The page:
Coromandel Peninsula Holidays

Stretching 85km north from the western extremity of the Bay of Plenty, the Coromandel Peninsula is a natural barrier which protects the Firth of Thames and Hauraki Gulf. Located on New Zealand’s North Island, the Coromandel Peninsula is just an hour and half drive from Auckland and is actually visible from Auckland on a clear day. Coromandel Peninsula holidays are known for their laid back vibe, pristine beaches and native forests, making it one of New Zealand’s most popular holiday destinations.

This Coromandel Peninsula travel guide is designed to help you make the most of your time in this scenic holiday mecca. Visitors enjoy spectacular scenery and beautiful beaches with plenty of cafes, fresh seafood and wineries to while away the days. There’s also hot pools, bush walks, fishing, charter boats and more for the outdoor types. The Coromandel Peninsula plays host to a variety of festivals and events throughout the year, and year round you’ll find an interesting range of local artists and craftspeople offering unique paintings, pottery and more.


Accommodation

Located all along the Coromandel Peninsula, accommodation ranges from comfortable 3 star options all the way to 5 star luxury and everything in between. Offering something to suit all budgets and types of travellers, Coromandel accommodation features everything from basic motels and modern hotels to charming bed and breakfasts, deluxe lodges, spacious apartments, self-catering holiday homes and full service resorts. Whether you want a room with a view or just a place to rest your head, there’s a wide range of Coromandel Peninsula accommodation options to suit you. Book Accommodation on the Coromandel Peninsula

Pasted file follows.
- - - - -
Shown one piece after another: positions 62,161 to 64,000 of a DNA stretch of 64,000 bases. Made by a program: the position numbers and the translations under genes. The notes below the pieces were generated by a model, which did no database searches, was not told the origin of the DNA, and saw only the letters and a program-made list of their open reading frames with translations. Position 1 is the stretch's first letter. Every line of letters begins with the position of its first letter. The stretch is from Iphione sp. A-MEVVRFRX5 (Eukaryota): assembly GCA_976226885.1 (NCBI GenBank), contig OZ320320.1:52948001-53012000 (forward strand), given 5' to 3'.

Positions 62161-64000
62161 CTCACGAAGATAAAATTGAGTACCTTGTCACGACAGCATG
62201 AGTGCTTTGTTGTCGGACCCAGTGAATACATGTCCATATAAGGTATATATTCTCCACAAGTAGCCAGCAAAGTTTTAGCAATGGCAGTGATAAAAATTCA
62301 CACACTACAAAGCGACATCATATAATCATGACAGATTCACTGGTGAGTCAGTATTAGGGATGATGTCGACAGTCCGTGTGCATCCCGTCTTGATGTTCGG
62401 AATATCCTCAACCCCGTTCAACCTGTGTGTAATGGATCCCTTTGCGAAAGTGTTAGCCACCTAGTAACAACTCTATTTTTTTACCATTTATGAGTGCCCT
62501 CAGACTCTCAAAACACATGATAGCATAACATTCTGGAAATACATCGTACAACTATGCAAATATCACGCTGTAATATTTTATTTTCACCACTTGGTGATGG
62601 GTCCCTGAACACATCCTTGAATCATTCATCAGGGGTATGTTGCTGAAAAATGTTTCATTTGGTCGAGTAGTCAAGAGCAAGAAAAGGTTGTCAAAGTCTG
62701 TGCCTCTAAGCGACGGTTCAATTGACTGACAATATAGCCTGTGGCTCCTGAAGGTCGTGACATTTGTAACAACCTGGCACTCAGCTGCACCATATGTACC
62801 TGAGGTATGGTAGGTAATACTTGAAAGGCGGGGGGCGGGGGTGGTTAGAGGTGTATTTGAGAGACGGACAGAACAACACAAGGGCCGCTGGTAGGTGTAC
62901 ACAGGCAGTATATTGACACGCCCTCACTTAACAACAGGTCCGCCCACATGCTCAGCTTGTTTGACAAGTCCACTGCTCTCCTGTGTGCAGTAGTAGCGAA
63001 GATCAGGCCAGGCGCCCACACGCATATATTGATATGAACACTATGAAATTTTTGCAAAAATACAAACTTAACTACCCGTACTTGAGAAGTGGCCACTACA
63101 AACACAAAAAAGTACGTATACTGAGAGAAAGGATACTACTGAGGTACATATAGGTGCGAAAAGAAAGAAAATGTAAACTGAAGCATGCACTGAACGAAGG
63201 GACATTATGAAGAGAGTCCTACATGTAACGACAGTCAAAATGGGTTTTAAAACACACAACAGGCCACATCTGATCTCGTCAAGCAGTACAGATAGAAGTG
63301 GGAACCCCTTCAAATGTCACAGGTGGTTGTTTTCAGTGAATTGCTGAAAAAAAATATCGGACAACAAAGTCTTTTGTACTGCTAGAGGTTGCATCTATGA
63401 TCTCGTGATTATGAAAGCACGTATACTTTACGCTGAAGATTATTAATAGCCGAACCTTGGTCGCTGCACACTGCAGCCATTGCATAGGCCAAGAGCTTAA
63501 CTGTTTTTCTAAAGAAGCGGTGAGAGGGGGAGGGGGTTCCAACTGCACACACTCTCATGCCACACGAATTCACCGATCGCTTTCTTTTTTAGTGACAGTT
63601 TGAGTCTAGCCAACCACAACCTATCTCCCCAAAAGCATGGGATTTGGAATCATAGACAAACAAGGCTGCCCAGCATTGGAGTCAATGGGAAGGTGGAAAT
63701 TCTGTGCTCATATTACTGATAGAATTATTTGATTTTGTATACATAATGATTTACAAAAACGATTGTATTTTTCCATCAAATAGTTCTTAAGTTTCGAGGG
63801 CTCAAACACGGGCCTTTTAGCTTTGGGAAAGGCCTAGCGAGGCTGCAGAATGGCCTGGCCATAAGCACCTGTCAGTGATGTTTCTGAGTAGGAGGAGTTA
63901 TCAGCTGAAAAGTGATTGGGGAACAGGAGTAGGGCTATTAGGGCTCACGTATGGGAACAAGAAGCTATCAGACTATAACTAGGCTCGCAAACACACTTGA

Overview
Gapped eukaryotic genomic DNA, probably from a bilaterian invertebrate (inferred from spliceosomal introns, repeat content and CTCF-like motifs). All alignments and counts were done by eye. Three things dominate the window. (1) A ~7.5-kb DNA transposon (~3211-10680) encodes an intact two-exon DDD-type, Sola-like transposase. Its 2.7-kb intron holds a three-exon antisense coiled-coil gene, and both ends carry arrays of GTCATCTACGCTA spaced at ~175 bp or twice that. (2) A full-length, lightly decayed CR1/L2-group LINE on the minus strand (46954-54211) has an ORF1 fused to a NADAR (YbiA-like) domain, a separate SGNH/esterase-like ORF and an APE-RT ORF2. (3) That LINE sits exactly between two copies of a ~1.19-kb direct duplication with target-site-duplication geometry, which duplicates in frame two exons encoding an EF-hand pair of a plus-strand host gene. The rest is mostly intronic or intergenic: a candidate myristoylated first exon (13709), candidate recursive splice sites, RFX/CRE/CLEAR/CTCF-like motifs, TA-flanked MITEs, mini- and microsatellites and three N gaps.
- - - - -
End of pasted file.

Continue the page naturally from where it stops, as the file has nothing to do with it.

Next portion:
Coromandel Attractions

The opposite of a big city, despite its size, the Coromandel Peninsula is a haven for natural attractions. Surrounded by native rainforest, the region offers stunning white sand beaches and offers an unspoilt, relaxed and rustic appeal. Coromandel Peninsula attractions range from bushwalking and sea kayaking to the more extreme activities like skydiving. For some of the most stunning vistas and pristine bush, you can’t go past Cathedral Cove. For something a little more unique, explore Hot Water Beach’s warm bubbling pools. A popular ecotourism attraction, the Coromandel Peninsula is also home to the Moehau Ranges and if you’re lucky, you might even spot dolphins, Southern Right and Humpback Whales off the coast.


Coromandel Peninsula Facts

At its broadest point, the Coromandel Peninsula is 40km wide. Nearly the whole population is situated on narrow strips of land along the Bay of Plenty and Hauraki Gulf coasts. The region is named after the British Royal Navy ship HMS Coromandel which, in 1820, stopped in the harbour to purchase kauri. The ship itself was named after India’s Coromandel Coast. The spectacular Coromandel Peninsula features over 400km of coastline cloaked by rugged volcanic hills and native rainforest.